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Rootabaga Stories

Carl Sandburg

Book Overview: 

Carl Sandburg is beloved by generations of children for his Rootabaga Stories and Rootabaga Pigeons, a series of whimsical, sometimes melancholy stories he originally created for his own daughters. The Rootabaga Stories were born of Sandburg’s desire for “American fairy tales” to match American childhood. He felt that the European stories involving royalty and knights were inappropriate, and so populated his stories with animals, skyscrapers, trains, corn fairies, and other colorful characters.

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Book Excerpt: 
. . .Gimme the Ax lived in a house where everything is the same as it always was. “The chimney sits on top of the house and lets the smoke out,” said Gimme the Ax. “The doorknobs open the doors. The windows are always either open or shut. We are always either upstairs or downstairs in this house. Everything is the same as it always was.” So he decided to let his children name themselves. 4 “The first words they speak as soon as they learn to make words shall be their names,” he said. “They shall name themselves.” When the first boy came to the house of Gimme the Ax, he was named Please Gimme. When the first girl came she was named Ax Me No Questions.. . . Read More

Community Reviews

This is a very odd collection of short stories. The narratives are very fluid, but nonsensical, and while the words tripped off my tongue very easily, half the time I had no idea what the point of the story was or what the author was talking about. Our oldest loved it. Our youngest hated it. And I w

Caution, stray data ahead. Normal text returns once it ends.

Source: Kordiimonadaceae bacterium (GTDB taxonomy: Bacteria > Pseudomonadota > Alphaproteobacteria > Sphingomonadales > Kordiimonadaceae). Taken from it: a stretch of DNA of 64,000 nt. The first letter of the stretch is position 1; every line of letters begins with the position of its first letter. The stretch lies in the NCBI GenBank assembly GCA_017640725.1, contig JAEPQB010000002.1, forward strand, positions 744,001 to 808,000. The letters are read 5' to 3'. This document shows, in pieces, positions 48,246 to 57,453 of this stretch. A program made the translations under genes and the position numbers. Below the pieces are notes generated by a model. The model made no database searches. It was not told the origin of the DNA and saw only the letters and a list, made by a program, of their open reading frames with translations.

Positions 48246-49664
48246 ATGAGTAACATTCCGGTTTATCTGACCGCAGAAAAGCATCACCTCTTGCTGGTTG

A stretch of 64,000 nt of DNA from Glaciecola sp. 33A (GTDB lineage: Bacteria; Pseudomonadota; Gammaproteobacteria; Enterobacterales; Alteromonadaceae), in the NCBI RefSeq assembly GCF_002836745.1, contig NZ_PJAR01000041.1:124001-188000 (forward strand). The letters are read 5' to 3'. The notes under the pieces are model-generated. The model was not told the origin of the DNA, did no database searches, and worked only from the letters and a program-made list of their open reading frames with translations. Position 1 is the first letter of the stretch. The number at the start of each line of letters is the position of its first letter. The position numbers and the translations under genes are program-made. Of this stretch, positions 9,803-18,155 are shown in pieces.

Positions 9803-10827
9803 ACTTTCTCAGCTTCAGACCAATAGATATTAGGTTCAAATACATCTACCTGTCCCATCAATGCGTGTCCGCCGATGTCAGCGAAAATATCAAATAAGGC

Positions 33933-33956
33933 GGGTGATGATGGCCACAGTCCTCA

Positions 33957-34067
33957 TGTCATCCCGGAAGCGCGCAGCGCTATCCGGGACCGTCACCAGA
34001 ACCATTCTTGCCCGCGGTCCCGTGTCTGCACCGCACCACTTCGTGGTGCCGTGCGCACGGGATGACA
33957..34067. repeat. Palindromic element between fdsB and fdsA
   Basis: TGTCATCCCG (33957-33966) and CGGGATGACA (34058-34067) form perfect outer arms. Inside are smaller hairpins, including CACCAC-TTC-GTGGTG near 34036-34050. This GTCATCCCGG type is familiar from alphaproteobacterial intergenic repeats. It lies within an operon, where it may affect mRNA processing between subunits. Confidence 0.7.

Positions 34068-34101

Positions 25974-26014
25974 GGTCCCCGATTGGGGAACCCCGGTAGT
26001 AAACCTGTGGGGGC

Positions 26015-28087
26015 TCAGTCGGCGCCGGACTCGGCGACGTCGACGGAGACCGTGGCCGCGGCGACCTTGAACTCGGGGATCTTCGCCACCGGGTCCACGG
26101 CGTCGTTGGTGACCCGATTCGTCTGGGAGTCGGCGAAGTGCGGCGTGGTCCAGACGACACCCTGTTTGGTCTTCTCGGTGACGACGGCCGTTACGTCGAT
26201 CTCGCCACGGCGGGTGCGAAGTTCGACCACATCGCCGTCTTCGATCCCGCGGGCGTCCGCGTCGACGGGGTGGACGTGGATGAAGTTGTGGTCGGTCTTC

Carl Sandburg, winner of Pulitzer Prizes both for his biography of Abraham Lincoln and for his COMPLETE POEMS, explores another genre in ROOTABAGA STORIES, fairy tales that he wrote for his daughters. When asked how he wrote the stories, Sandburg replied, "The children asked que

While I do realise that in particular Carl Sandburg's lyrical output is much beloved by many, I do have to admit that his poetry (ever since I was introduced to it in grade nine English) has never really all that much appealed to me. Yes, I can definitely appreciate Carl Sandburg's literary talents,

Though the names were unique and there was an occasionally striking image, overall I didn't much care for these short stories. They often relied on verbatim repetition of long phrases, and there was little plot or character development in any of them. There wasn't much of a lesson or take-away eithe

Isn't it delightful to find an established poet or author who also wrote delightful kids' stories? T.S. Eliot was one, of course (Old Possum's Book of Practical Cats), and had I not moved to the Midwest as a young adult, I'm not sure I'd ever have learned of these wonderful Rootabaga Stories by big-

Carl Sandburg's ROOTABAGA STORIES remain unique in American Literature. I regard the best ones as prose poetry and as among my own favorite Sandburg poems.

My own personal favorites:

The Two Skyscrapers Who Decided to Have a Child
This is the most beautiful and touching of all the Rootabaga Stories. I

Here I am in my 60s, an English major in college, and I don't recall ever having heard of the Rootabaga Stories by Carl Sandburg. As with most of my children's books I am sharing this one with a 7 1/2 year old. She is most enthusiastic about this book. Maybe I will understand why by the time we get

"Tell me about it," said Any Ice Today.

"It is simple. If a blind man plays an accordion on the street to make people cry it makes them sad and when they are sad the gold goes away off the accordion. And if a blind man goes to sleep because his music is full of sleepy songs like the long wind in a sl

Apparently Sandberg wrote these to be American fairy tales, feeling that traditional fairy tales from Europe had too many references to things we don't have here (such as royalty). In that aim, he only partially succeeded -- these are very nice childern's stories but overall they don't resonate. I t

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